Here is the argument that he won with:
Immigration Threatens the United States by Craig R. Allen
Throughout the years, immigrants like Albert Einstein, Bob Hope, and Joseph Pulitzer have made tremendous contributions to the culture and vitality of the United States, and millions of others have labored anonymously to build and defend this nation. Today, however, the United States is threatened by continued immigration.
A century ago, Teddy Roosevelt framed his thoughts on immigration with these words. We should insist that if the immigrant who comes here in good faith becomes an American and assimilates himself to us, he shall be treated on an exact equality with everyone else, for it is an outrage to discriminate against any such man because of creed, birthplace, or origin. But this is predicated upon the person's becoming in every facet an American, and nothing but an American. There can be no divided allegiance here. Any man who says he is an American, but something else also, isn't an American at all. We have room for but one flag, the American flag. We have room for but one language here, and that is the English language...
This is, of course, pure Roosevelt: blunt, to the point, and devoid of any attempt at political correctness. Nevertheless, it reflects the very core of this discussion. Driven largely by immigration past and present, society in the United States has adopted the habit of assigning ethnic labels to nearly everyone. We speak of "African Americans" or "Hispanic Americans." During the primaries, we have heard continual evaluation based upon how a candidate fared with specific voters, dividing us into ethnic groups apparently pitted against each other. We hear it suggested that "Latino voters" will decide the outcome, so apparently other votes don't count.
Before 1914, during the great period of European immigration, there were few in the Americas who could claim ownership of the country. In fact, the only legitimate claim belonged to Native Americans, and given history, I suspect they found immigration quite threatening, as they were continually assaulted and forced to relocate to make room for the new-comers. In the process, they lost much of their culture and nearly all of their land.
With the slowing of European immigration caused by two world wars, our society became more stable. Partly because of the unifying effect of those wars, existing Americans began to develop a true sense of self. During World War II, immigrants of German descent were, for the most part, accepted, while unfortunately, those of Japanese ancestry were not. The nature of the Pearl Harbor attack, coupled with obvious racial differences, undoubtedly fueled this discrimination. Although it is certainly true that some Japanese Americans served the country with distinction during those troubled times, many others were simply never given the opportunity.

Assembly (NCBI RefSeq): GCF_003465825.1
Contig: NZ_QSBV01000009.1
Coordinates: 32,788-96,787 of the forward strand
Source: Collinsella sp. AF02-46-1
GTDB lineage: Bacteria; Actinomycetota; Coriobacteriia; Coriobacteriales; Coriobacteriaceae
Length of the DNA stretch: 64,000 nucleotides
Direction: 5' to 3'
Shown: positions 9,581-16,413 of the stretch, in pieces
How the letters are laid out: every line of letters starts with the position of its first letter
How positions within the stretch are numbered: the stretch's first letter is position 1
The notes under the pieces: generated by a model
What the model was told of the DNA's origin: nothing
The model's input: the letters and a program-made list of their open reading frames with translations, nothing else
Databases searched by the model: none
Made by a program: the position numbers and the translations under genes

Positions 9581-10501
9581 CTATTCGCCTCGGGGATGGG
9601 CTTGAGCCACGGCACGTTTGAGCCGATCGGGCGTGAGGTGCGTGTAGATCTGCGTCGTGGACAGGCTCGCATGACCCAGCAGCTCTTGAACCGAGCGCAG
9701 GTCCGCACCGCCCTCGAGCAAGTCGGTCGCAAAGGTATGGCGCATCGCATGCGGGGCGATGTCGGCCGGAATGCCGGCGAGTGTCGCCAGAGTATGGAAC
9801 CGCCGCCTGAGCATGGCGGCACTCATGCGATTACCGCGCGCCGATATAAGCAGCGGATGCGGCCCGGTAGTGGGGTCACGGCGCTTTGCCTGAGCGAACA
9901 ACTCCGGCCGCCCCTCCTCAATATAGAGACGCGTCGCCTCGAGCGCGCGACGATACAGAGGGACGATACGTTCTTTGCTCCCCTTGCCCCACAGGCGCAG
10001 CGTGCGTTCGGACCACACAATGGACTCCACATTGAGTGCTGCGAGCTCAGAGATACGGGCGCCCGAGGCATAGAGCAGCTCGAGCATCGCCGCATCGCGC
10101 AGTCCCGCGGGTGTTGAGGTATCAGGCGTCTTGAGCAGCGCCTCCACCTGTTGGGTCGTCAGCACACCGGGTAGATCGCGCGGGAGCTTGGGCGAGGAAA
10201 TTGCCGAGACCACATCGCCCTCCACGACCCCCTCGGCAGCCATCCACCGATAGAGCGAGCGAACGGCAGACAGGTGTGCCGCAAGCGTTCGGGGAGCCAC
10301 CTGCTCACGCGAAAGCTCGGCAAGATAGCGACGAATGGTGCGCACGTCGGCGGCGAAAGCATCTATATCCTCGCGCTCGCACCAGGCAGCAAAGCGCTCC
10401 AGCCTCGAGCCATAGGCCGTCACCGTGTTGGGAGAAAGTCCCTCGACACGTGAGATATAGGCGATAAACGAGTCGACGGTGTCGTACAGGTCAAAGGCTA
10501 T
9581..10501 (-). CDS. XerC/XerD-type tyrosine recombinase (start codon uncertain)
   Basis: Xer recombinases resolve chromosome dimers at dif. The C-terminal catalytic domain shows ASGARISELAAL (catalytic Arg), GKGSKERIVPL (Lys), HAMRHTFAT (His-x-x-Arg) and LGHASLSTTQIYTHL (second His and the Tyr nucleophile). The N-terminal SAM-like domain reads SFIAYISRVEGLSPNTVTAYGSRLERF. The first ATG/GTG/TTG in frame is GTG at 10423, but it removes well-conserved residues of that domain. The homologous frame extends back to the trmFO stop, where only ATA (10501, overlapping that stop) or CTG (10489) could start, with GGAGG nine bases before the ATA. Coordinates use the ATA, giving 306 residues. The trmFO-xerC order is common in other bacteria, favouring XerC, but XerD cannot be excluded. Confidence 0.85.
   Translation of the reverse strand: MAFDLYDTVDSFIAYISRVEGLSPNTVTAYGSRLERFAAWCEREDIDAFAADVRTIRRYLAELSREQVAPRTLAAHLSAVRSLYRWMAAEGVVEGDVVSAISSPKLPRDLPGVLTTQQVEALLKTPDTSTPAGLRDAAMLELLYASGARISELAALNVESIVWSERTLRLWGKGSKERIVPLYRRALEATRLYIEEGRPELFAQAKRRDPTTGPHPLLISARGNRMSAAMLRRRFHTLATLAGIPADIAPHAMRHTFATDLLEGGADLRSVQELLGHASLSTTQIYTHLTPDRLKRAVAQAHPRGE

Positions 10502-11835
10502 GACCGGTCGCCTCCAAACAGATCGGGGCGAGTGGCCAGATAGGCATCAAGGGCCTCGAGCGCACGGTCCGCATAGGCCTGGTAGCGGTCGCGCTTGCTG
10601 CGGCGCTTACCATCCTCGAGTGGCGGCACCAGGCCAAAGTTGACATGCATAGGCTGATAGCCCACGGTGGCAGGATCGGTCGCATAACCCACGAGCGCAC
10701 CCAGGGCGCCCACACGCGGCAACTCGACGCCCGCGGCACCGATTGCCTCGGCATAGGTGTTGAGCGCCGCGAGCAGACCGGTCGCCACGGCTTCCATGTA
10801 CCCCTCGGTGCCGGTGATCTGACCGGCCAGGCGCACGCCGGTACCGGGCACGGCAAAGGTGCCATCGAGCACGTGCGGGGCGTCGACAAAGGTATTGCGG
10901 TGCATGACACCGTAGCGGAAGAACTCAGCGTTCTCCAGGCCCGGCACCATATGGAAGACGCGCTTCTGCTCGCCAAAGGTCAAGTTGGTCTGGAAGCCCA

So, what has changed? How do those changes threaten this country?
Today, much of society equates immigration with those who are here illegally. They believe that undocumented immigrants receive undeserved welfare, food stamps, free medical services, and burden the school systems. We hear that "these people" breed crime and steal jobs from "real Americans." Although many of these myths are undocumented urban fiction, there is just enough truth in them that they remain a common perception; one that serves to divide and polarize American society. We are forced to confront people openly breaking our laws.
More recently, some fear that every person of Middle Eastern descent is probably a terrorist. The events of September 11th, coupled with other attacks and the ongoing war, have generated a xenophobic mistrust that pervades our national psyche. We are weakened when we blindly fear people based solely upon national origin, and allow them into the country yet refuse them integration with our society.
Lastly, there is a feeling that recent immigrants wish to enjoy the benefits of living here, but have no desire to become Americans. Many Americans view requirements for bi-lingual education, court-appointed translators, and ballots printed in multiple languages as signs that the current crop of new-comers prefer that American society change to meet their needs, rather than adapt themselves to their new country. Watching a parade carrying Mexican flags makes you wonder why Americans are celebrating Cinco de Mayo.
Every society is weakened when it becomes fragmented, and immigration today threatens our society through the myths that foster fragmentation. Roosevelt sought immigration with assimilation. Today we cannot reach the more modest goal of allowing integration. The "huddled masses, yearning to be free" are not truly welcome, and E Pluribus Unum – From Many, One – has become a distant memory, not an attainable reality.